Contact Center Solutions Interaction Analyzer™

Responding to letters of concern over a possible cell tower going up in the Hillcrest area near the school and residences, Coun. Marg Kentel told council Monday that she had spoken with Industry Canada and learned the city could have a policy that might give council more say in where cell towers go in the community. Currently, Industry Canada only requires councils input for towers taller than 15 metres. What he said was that we can have a guideline and they will listen to the guideline if its realistic, said Kentel. I think just even saying, OK, theres another location, put it further back on the property so its further away from schools and day cares and families, that certainly would be logical. Kentel questioned why Rogers hasnt responded to public complaints or the city. Development Services director Kevin Pearson confirmed staff have no idea yet as to whats being proposed. He told council the City of Langley has a policy that requires 80 per cent approval of neighbours within 500 metres of a proposed tower site in order to get the citys endorsement. Couns. Ken Jamieson, Denise Reimer and Alan Harrison were enthusiastically supportive of a policy that would give council, and residents, some input. Harrison suggested the policy target towers under 15 metres.
For the original version including any supplementary images or video, visit http://www.saobserver.net/news/229791721.html

Cedar Rapids School Board Tables Cell Phone Tower Installation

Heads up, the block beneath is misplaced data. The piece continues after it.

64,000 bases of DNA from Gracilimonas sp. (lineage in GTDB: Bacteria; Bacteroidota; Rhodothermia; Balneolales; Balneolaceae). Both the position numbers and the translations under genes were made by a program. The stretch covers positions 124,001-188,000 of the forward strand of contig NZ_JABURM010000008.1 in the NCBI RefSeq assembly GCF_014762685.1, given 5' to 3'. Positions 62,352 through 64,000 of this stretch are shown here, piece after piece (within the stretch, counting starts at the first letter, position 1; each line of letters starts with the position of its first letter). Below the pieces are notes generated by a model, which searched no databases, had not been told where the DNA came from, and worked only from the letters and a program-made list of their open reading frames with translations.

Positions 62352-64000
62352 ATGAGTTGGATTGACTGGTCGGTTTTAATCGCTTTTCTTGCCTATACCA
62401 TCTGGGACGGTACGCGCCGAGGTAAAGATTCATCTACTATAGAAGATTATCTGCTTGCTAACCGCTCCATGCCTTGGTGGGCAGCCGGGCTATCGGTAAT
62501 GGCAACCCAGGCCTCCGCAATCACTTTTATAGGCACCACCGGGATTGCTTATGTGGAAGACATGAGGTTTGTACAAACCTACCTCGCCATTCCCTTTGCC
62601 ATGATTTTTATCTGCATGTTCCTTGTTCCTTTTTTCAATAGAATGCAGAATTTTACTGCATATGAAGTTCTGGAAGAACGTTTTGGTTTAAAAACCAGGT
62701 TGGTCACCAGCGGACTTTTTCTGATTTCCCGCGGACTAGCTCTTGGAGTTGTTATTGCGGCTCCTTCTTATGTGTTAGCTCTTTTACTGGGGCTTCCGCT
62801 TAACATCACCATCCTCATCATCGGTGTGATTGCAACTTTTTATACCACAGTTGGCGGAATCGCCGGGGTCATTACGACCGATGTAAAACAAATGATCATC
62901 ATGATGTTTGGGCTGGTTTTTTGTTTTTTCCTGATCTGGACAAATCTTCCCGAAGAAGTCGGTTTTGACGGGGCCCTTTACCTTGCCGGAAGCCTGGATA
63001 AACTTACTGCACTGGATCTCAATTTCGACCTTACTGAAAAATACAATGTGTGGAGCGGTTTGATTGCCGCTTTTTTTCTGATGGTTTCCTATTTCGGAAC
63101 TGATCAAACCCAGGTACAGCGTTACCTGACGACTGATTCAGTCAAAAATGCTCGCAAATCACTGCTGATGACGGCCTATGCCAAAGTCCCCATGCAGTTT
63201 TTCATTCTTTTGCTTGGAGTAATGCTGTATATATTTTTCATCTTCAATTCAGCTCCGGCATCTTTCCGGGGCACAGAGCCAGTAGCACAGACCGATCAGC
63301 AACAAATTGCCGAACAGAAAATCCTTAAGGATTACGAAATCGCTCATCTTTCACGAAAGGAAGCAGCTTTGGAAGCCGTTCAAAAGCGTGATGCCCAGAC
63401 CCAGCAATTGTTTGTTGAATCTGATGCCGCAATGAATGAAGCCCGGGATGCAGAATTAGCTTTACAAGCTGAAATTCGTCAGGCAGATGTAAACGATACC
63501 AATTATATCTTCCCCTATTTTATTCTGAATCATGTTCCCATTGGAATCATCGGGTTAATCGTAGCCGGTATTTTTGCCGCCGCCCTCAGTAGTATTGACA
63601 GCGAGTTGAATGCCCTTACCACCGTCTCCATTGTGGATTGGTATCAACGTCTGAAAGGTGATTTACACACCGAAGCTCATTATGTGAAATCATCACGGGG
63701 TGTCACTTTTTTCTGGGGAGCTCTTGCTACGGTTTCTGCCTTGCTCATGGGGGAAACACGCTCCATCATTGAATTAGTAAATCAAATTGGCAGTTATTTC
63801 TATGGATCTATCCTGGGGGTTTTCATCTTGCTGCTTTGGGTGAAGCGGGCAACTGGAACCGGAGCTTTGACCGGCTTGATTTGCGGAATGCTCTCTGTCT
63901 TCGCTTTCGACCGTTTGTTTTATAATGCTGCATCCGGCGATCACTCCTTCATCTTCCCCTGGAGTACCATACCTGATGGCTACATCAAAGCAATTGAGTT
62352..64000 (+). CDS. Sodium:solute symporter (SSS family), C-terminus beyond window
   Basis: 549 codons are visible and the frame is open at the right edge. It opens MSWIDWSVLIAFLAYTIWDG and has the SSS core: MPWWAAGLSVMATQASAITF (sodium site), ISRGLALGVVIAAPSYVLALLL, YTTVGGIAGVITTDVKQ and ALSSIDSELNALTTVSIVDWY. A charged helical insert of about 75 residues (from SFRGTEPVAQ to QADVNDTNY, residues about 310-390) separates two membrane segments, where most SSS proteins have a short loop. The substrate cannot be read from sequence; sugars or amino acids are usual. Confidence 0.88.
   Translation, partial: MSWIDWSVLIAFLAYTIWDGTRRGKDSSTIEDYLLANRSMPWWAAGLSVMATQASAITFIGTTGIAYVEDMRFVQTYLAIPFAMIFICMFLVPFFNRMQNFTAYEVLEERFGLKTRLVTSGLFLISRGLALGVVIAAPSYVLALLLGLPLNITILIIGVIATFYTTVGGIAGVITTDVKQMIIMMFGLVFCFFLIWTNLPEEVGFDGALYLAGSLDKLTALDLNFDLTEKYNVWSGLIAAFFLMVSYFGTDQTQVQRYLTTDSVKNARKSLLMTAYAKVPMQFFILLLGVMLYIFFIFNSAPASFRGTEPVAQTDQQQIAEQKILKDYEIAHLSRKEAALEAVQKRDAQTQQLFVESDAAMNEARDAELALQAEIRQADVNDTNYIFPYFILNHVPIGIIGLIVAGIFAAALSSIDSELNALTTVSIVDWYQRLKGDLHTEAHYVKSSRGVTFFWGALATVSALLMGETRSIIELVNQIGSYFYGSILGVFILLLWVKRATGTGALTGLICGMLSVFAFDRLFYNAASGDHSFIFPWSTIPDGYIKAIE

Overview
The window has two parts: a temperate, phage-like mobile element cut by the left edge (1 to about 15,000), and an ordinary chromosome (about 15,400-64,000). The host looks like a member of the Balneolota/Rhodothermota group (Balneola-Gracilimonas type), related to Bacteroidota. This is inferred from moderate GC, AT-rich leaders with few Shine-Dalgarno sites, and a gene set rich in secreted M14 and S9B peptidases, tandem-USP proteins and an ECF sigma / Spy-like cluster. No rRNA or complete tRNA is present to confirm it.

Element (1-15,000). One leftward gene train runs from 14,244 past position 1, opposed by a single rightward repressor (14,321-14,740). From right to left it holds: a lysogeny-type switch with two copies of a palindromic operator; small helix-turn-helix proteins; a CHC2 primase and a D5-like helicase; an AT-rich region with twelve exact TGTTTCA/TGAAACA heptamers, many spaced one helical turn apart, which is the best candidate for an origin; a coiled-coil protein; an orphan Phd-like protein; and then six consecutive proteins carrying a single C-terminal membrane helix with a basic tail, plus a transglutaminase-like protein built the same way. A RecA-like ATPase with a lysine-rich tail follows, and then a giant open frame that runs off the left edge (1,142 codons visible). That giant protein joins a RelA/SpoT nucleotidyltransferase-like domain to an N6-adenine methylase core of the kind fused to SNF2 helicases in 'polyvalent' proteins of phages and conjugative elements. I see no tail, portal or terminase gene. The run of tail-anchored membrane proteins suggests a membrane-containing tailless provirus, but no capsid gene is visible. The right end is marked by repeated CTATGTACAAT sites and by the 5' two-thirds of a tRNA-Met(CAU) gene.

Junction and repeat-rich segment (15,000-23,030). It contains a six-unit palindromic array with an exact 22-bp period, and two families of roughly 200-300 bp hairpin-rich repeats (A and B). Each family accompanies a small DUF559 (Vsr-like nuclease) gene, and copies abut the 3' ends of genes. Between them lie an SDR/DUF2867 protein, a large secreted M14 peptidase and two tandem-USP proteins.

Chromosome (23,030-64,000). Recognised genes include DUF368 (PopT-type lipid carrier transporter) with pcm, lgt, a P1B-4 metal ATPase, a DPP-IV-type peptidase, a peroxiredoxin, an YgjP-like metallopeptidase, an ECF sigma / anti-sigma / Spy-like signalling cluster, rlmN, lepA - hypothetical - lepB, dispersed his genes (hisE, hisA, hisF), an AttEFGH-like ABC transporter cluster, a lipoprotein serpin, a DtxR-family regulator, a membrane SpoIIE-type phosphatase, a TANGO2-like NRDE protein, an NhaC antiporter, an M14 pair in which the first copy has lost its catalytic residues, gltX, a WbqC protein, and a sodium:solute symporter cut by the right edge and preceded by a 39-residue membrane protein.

During the boards Monday regular meeting, members voted to table a motion to lease part of the buildings roof and an addition to Verizon Wireless for installation of a cell tower. If approved, the proposed agreement wouldve provided $25,800 to the districts general fund with a 3-percent annual increase for each subsequent year of the five-year contract. We can always come back at a later time and provide the issue with the support of the Johnson community, said Steve Graham, executive director of business services for the Cedar Rapids schools, during the meeting. We would be well served to do this for the community and I think they would support it given theres a $25,000-plus funding stream we could certainly use as a school district. The board voted unanimously, save for Board President Mary Meisterling who was absent, to table the motion. That vote came after a public hearing, in which Johnson Elementary parents voiced their concerns against going through with the vote at this time. Residents raised concerns about the health impacts the tower could have on students and staff in the building, whether or not Johnson was targeted because of the school populations ethnic and socioeconomic makeup as well as the short timespan between announcement of the lease and the vote. Im just impressed that (the board members) listened to us and responded, said a surprised Dennis Barnett, parent of a Johnson student. The system works. Both Graham and Rob Kleinsmith, district buildings and grounds manager, said that Verizon requested to install the cell tower on Johnson and the school was one of two structures in the area that the company considered for the project. Superintendent Dave Benson said the next step will be for consultants to visit Johnson and meet with community members about the issue. In addition, administrators will consult with the districts legal counsel about the process for bringing the agreement back for board approval at a later date. Benson said the timeline for both of these actions is before the boards next regular meeting, which is scheduled for Monday, Nov.